Saturday, 21 August 2010

Not me, the OTHER Banksy!

MY name is Banksy; it has been for 62 years. Trouble is, everyone who knows me thinks I’m a spray painting vandal with a penchant for blue monkeys and rats hanging from parachutes.
No, I say, that’s the OTHER Banksy, the graffiti grand master whose work sells – when you can lever it off the local bus shelter or lavatory wall – for half-a-million quid or more. I’m the one whose newspaper column wraps chips and whose Journal photo is used as a target for darts practise at the Red Lion.
They quickly lose interest, of course, which is just as well for me, given that I live within the parliamentary paywall known as Berwick upon Tweed, an art-loving town which adores LS Lowry as an adopted son but brushes away anything after the style of a Banksy.
A couple of weeks ago a restored seafront shelter, famously preserved for posterity as the subject of one of Salford-born Lowry’s matchstick men-style paintings. itself became the object of another artist’s attention.
Overnight, the famous four-foot-tall blue monkey which appears in so many of the anonymous Banksy graffiti works was stencilled onto the shelter wall. It wasn’t the first Lowry subject to be given the animal treatment, either: two years ago Berwickers awoke to discover the lighthouse – depicted by its favourite son back in the 1930s – had been defaced with a circle of painted penguins (another of my namesake’s favourite animal subjects).
Last week the blue monkey disappeared under the onslaught of an outraged town council’s scrubbing brush, just as those penguins were culled two years ago.
But this is the Year of the Monkey up here in Godzone . . . stencilled blue Banksy monkeys have now appeared on a public lavatory in Seahouses and in a bus shelter outside Seton Hall in Tweedmouth. And before the council’s Mrs Mop washes away another work of art just think . . . if it really IS the real thing it might be worth a fortune.
Not worth the millions you’d pay for a Lowry, of course, but certainly up around the half-million mark if it’s a genuine Banksy.
Of course, you’d have to hang the bus shelter on your wall as well. . .

WE call Mark ‘The Mongoose’ because we first came across him nicking eggs from Young Neil’s henhoose. But we forgave him, befriended him and admitted him to Milfield’s domino school. We even found him a wife.
Today, the Mongoose takes sweet Philippa’s hand in marriage; Young Neil’s the best man, ’Er Outdoors and I are barrelling up for the party afterwards and The Lovely Debbie volunteered to bake a meringue. But I fear old habits die hard.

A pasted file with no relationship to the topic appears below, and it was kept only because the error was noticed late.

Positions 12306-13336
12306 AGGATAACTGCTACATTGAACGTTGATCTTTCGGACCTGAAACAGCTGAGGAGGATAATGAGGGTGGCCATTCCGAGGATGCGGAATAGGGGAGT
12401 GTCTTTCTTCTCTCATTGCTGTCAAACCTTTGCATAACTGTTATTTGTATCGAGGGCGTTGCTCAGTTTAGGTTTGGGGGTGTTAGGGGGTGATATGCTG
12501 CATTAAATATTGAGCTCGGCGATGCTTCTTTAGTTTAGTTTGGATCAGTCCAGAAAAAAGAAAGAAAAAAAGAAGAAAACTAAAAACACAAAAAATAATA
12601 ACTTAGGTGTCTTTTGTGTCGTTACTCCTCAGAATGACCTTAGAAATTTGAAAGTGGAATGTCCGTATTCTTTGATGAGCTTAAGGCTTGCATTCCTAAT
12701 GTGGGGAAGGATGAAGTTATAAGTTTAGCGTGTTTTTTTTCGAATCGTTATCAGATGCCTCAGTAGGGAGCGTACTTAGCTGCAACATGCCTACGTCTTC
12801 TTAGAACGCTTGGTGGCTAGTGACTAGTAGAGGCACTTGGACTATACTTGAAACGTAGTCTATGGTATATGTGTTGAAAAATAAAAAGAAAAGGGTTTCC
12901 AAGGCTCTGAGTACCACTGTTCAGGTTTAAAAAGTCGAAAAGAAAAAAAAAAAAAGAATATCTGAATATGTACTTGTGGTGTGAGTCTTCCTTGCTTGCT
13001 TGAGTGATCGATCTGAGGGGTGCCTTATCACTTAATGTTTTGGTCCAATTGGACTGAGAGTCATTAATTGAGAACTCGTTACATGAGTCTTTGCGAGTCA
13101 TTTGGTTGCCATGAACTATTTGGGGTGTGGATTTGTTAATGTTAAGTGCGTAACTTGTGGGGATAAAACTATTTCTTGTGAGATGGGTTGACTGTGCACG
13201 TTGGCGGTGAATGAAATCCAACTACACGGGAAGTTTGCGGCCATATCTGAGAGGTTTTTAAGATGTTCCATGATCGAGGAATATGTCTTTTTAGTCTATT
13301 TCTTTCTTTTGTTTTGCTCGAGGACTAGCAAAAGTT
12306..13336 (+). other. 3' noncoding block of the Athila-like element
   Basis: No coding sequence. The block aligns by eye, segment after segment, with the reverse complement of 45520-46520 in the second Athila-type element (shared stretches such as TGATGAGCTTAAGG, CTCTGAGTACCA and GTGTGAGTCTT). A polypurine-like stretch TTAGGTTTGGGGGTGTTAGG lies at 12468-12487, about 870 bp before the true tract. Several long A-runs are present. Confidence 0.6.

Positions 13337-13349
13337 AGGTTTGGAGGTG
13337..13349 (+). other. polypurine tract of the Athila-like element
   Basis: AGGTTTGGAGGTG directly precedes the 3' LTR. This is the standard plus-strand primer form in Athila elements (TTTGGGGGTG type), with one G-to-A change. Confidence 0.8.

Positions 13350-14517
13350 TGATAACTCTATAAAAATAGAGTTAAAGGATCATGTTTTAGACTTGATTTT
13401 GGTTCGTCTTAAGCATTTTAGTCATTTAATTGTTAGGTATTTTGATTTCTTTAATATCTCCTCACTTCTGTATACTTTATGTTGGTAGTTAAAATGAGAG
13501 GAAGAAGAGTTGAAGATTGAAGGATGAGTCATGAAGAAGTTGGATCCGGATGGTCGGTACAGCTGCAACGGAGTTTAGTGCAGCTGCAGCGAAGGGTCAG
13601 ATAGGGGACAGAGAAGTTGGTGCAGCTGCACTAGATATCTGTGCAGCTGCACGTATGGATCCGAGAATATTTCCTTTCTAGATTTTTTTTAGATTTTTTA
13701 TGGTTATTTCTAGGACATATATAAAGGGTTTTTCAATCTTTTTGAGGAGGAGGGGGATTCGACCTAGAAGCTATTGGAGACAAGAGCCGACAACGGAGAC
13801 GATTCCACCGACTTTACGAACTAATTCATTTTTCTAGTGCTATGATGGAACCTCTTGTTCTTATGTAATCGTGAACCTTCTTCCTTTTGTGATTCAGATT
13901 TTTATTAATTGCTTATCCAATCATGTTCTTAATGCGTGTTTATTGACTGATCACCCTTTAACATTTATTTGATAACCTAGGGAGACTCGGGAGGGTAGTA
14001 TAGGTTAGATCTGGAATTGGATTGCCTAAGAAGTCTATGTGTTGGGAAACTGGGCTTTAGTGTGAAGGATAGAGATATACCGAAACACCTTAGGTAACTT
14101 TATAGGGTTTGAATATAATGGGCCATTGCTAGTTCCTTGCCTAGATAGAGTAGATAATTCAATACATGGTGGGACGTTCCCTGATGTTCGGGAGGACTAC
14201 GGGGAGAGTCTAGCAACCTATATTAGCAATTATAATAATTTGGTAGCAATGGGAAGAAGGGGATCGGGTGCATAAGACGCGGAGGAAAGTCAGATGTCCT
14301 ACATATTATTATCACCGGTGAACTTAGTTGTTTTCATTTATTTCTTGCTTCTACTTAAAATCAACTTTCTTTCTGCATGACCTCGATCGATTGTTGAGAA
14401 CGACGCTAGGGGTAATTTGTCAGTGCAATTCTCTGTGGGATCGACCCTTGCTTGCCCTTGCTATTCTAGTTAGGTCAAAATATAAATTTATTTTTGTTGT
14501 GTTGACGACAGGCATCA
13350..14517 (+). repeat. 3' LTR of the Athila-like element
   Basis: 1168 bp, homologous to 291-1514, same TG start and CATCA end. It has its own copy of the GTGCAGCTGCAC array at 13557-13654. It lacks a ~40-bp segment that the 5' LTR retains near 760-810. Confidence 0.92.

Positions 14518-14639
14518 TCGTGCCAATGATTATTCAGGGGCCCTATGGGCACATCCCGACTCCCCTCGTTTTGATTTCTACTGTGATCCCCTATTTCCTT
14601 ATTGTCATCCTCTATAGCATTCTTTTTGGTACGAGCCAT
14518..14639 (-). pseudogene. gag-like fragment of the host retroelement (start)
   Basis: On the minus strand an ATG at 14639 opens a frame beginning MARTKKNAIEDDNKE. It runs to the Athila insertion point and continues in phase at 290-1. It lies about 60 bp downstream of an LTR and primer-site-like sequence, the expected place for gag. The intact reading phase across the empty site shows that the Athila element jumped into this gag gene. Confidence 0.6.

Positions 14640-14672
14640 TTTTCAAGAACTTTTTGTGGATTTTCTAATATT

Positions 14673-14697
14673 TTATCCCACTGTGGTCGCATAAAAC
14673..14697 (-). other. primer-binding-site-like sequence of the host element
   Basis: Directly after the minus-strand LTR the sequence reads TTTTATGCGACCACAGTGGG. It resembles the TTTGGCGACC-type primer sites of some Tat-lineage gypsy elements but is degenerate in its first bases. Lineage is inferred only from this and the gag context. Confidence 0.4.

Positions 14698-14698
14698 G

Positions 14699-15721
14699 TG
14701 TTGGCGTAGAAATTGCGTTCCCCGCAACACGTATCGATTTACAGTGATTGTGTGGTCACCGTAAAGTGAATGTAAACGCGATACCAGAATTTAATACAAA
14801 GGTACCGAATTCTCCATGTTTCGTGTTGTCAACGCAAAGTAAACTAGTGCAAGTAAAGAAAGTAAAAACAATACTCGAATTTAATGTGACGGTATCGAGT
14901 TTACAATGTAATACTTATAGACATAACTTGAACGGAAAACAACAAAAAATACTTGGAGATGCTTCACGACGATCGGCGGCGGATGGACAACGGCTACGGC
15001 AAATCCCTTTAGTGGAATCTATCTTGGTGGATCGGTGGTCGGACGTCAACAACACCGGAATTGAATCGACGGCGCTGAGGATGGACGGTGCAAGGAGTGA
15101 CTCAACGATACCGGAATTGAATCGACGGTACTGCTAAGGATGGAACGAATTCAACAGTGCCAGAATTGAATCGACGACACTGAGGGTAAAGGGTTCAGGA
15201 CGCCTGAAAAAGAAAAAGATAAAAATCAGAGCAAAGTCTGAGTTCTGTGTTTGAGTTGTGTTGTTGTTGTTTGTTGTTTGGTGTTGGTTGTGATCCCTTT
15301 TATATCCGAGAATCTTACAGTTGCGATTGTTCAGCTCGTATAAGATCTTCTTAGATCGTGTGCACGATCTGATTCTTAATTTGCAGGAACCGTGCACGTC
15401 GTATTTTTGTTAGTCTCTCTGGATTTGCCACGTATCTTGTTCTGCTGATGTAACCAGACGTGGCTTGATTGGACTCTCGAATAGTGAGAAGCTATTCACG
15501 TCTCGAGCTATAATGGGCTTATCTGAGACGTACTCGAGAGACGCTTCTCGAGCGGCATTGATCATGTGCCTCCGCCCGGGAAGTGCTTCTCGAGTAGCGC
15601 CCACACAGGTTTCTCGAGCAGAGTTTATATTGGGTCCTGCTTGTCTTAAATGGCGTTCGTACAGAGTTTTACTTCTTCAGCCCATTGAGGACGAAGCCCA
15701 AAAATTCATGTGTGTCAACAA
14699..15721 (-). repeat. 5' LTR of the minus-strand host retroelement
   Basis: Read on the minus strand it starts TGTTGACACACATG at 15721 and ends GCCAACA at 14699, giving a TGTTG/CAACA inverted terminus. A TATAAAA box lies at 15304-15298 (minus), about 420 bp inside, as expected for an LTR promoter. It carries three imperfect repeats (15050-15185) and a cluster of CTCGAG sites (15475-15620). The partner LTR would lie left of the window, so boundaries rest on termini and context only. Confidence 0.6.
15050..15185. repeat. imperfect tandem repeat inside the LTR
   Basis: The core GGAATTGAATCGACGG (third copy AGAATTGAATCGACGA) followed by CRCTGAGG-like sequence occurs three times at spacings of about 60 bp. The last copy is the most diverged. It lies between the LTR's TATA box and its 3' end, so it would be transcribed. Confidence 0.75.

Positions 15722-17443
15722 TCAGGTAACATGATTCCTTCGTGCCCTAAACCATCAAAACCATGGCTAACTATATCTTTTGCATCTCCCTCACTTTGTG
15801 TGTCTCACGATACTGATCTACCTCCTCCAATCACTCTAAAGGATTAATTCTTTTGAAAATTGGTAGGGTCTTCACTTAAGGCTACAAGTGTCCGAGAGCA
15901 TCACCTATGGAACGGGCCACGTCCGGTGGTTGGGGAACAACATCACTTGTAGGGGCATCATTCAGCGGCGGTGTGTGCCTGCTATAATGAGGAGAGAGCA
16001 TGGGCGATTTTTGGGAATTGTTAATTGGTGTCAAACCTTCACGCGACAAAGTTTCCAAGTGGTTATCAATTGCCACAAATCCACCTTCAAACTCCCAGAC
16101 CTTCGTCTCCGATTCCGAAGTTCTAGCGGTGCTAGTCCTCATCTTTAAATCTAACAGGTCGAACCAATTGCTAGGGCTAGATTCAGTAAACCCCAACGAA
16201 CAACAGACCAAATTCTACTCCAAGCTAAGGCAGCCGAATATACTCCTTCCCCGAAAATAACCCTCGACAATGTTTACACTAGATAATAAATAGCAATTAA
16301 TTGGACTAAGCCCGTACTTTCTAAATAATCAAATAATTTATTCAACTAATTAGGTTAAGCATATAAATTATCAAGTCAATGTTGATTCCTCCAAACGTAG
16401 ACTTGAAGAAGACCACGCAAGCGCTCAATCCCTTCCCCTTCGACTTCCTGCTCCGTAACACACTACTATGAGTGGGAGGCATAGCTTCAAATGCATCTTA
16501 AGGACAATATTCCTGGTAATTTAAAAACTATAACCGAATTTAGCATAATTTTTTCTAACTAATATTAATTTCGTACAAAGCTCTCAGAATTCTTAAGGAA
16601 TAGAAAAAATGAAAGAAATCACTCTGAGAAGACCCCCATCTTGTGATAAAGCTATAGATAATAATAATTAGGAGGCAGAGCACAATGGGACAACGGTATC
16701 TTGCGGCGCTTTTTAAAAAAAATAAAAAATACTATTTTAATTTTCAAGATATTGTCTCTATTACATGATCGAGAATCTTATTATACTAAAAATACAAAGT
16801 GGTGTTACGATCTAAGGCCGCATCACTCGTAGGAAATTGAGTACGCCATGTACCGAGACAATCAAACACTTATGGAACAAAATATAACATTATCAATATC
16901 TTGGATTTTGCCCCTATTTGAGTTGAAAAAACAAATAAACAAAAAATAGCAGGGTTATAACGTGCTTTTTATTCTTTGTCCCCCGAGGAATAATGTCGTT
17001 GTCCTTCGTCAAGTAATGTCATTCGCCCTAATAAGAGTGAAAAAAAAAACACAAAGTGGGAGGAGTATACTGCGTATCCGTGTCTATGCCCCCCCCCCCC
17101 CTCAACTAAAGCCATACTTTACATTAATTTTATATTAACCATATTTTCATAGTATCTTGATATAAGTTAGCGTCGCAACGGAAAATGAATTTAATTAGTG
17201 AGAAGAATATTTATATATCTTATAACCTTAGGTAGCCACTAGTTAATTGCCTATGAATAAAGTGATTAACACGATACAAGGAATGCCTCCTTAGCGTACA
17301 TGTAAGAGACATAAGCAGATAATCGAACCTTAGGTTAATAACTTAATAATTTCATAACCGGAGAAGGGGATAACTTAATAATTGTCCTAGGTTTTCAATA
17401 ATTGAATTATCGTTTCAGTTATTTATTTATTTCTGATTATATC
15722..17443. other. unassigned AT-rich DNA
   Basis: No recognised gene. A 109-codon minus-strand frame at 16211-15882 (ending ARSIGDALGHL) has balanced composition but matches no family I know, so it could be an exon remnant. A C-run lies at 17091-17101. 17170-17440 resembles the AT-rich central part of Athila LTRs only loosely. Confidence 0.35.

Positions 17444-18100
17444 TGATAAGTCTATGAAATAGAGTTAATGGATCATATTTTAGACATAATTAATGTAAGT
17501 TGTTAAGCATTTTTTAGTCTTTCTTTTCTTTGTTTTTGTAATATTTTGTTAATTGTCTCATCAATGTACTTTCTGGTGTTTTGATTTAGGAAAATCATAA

“There was hardly an egg to be found for the meringue,” wailed Debbie. “I think Mongoose has been at it again. And on his wedding eve, too.”
It’s a life sentence, Mrs Mongoose . . . we wish you well!

A RICH farmer – is there any other kind? – gathered his three sons around his deathbed and told them that when he finally passed away he wanted to take some of his fortune with him “just in case I need it on the other side”.
He gave each an envelope containing £100,000 with instructions that they be slipped into the coffin just before the lid was sealed.
After the burial his youngest, a clergyman, begged forgiveness after confessing that he had taken £10,000 from the envelope to pay for church roof repairs.
“In that case,” said the middle son, a doctor, “I’ll admit to taking out £20,000 to buy equipment for my surgery. I’m sure dad wouldn’t have minded.”
The eldest son, a fat cat banker, smiled at his siblings’ nervousness. “I can assure you that I put the full amount in the coffin, just as father instructed,” he said.
“Of course, I took the £100,000 from the envelope first and replaced the cash with a cheque!”
First published in The Journal, Newcastle upon Tyne, July 16 2010

Saturday, 3 July 2010

Never say 'never again', EVER again . . .

AT LEAST it will never again be THIS bad on the Mirror I thought, on that dismal bloody Sunday in 1992.
It’s either job cuts or the death of Mirror Group, I told myself on Day One of my editorship as I carried out the board’s instruction to immediately end the employment of all casual journalists at the paper.
In the weeks that followed, that once-imperious redtop tabloid’s fight for life was disrupted by almost daily emergency chapel meetings and votes of no confidence in both management and me.
But it has to be this way, I told my senior execs, coaxing from them names of staff who could be ‘let go’. Management was looking for something like a fifty per cent cut in the 400-plus staff; I was fighting to shed ‘only’ a third.
Upstairs, in the ninth-floor stateroom that Robert Maxwell had abandoned before his fatal midnight dip in the Med sat the man who was calling the shots: not David Montgomery, the chief executive who hired me home from Australia that wintry November; and not Charles Wilson, who had picked me up at Heathrow and ushered me triumphantly into the editor’s office at the exact moment Monty was firing my predecessor, the talented but argumentative Richard Stott, over breakfast at Claridge’s.
No. Dwarfed by Maxwell’s enormous desk, sitting in the old cheat’s chair, was a man from the accountancy firm Arthur Andersen, international undertakers to the business world. The Official Receiver was in.
How I survived that winter at war with the men and women I’d worked alongside as a sub in the Seventies I’ll never know: good ol’ Banksy, their laugh-a-minute mate from yesteryear, had come back to his true home at the Mirror. All would end happily ever after.
Only it wouldn’t. It couldn’t. The paper was overstaffed, overpaid, run for six days by casuals while staffers enjoyed long lunches and a four-day week. Driven by Montgomery’s unblinking (but laudable) pledge to replenish the plundered pension fund and return the Group to profit, journalists and management went to war.
Unhappily, I was Field-Marshall Montgomery’s battlefield general in that newspaper’s valley of death. It was a bloody awful job but someone had to do it. And it would be the Mirror’s War to End ALL Wars, wouldn’t it?